Ready or not here it comes! ICD-10’s are fast approaching, and while our patients may not be anticipating the day, it is sure in the minds of all of our therapists. Never fear though, we have some reasons for you to smile and some tips that will help you when getting started.
WHAT THIS CHANGE MEANS FOR PHYSICAL THERAPISTS:
- Identification of where diagnosis codes are used today: Paperwork, electronic systems, and other processes, such as submitting reimbursement claims, identifying patient eligibility, getting prior authorization from a payer, reporting quality data, and more, will need to be updated to reflect new ICD-10 diagnosis codes.
- Documentation: The ICD-10 code set provides greater specificity for patient diagnosis, so it will be critical to assess current documentation and how it will support coding for ICD-10.
- Vendor Updates: If practices are using electronic systems for billing, they will need to have their systems updated by vendors.
- Staff Training: All staff that work with the current ICD-9 system must be trained on the ICD-10, such as clinicians, front desk staff, and coding/billing staff.
QUICK TIPS TO REMEMBER AS WE GET STARTED:
We asked our resident ICD-10 guru for some good tips on getting started. He has been busy training physical and occupational therapists on the updates, and has been generous enough to compile a list of tips based on commonly
- You should always use the alphabetical index first and then use the tabular list to find a code. Don’t skip steps
- Any services performed on or before September 30th must have an ICD-9 code, even you file a claim after October 1st. Any services performed on October 1st or afterwards must have an ICD-10 code. You cannot document an ICD-9 code and an ICD-10 code on the same day
- Looking for swelling under the alphabetical index? Try looking under “E” for effusion instead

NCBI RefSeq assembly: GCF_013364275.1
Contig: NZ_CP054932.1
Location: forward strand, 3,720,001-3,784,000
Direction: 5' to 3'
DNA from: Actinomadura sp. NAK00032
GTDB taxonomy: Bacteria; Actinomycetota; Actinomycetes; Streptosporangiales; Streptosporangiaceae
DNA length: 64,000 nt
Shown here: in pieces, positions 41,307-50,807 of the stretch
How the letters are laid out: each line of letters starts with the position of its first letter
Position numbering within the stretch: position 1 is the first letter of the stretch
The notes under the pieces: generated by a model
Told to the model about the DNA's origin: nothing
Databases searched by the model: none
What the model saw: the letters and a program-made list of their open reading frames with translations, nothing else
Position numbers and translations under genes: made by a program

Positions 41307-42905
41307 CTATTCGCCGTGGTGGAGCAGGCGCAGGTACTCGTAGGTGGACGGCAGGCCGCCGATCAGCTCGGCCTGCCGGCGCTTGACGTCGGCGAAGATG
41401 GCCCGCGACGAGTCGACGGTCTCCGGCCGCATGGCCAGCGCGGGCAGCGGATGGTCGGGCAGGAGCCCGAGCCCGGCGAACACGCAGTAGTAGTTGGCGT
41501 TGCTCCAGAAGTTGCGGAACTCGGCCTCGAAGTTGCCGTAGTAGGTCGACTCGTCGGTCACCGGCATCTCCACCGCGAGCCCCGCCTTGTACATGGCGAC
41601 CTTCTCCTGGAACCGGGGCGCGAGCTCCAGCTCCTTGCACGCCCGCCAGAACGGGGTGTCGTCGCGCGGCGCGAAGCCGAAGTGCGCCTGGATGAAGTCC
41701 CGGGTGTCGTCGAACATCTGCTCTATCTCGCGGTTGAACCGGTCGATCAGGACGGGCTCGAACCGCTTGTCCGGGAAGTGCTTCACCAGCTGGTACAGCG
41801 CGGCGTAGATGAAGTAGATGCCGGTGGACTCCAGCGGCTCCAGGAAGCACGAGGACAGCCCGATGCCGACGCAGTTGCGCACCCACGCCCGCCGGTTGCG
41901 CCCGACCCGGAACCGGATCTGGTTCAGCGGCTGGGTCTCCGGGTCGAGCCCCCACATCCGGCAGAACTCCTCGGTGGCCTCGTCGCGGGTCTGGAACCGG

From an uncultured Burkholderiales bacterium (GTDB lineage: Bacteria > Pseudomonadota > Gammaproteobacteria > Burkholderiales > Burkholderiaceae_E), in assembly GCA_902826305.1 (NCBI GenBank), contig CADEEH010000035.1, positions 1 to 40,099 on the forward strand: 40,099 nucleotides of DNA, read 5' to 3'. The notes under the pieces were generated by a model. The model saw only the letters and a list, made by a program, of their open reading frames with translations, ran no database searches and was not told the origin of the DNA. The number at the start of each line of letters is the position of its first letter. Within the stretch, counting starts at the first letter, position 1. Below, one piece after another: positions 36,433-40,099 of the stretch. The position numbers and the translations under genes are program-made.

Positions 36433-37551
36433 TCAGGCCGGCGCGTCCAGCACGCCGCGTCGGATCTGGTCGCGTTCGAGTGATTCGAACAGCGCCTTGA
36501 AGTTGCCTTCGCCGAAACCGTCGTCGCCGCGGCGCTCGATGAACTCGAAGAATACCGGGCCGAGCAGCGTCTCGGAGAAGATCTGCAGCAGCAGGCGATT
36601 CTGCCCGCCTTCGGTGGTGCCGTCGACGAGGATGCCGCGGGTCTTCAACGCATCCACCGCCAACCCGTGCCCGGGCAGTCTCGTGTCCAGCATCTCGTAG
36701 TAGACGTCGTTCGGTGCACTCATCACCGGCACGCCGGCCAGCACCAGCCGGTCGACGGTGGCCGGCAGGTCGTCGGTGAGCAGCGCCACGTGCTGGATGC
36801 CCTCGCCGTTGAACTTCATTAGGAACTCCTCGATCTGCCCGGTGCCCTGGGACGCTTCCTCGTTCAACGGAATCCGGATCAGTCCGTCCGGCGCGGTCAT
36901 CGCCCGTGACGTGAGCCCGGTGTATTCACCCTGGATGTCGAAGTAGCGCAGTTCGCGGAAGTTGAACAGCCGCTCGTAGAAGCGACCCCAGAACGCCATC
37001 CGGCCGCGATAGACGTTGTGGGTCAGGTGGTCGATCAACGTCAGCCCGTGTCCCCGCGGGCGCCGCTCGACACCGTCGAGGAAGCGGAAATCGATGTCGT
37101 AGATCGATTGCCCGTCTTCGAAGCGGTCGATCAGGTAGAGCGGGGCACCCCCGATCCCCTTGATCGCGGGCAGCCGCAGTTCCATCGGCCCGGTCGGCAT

- Got a fracture to code and you are unsure if it was open or closed? Displaced or non-displaced? When in doubt you should default to closed and displaced
- When you have found a code in the tabular, look for any exclusions. If you see any codes listed as “excludes1”, it means that they cannot be used on the same claim, on the same day as the code you just found
- If a patient has a bilateral condition, but a bilateral code is not available, document the right and left codes.
DON’T LOOK SO GLUM. THERE ARE PLENTY OF REASONS TO WELCOME THE ICD-10’S:
- ICD-9 codes are general and insurance companies may not understand the scope of a patient injury or easily see why they require so many visits. Now you have the ability to more accurately document a patient’s rehabilitation by using multiple codes for an injury.
- ICD-9 are over 30 years old… that’s older than the world wide web by nearly a decade…. errrr
- The United States is the only country still using the ICD-9. Switching the 10 will help us to include our patients in research and treatment date with the rest of the world.
- If you ever have a patient survive being sucked into an aircraft engine and then needed therapy… there’s a code for that!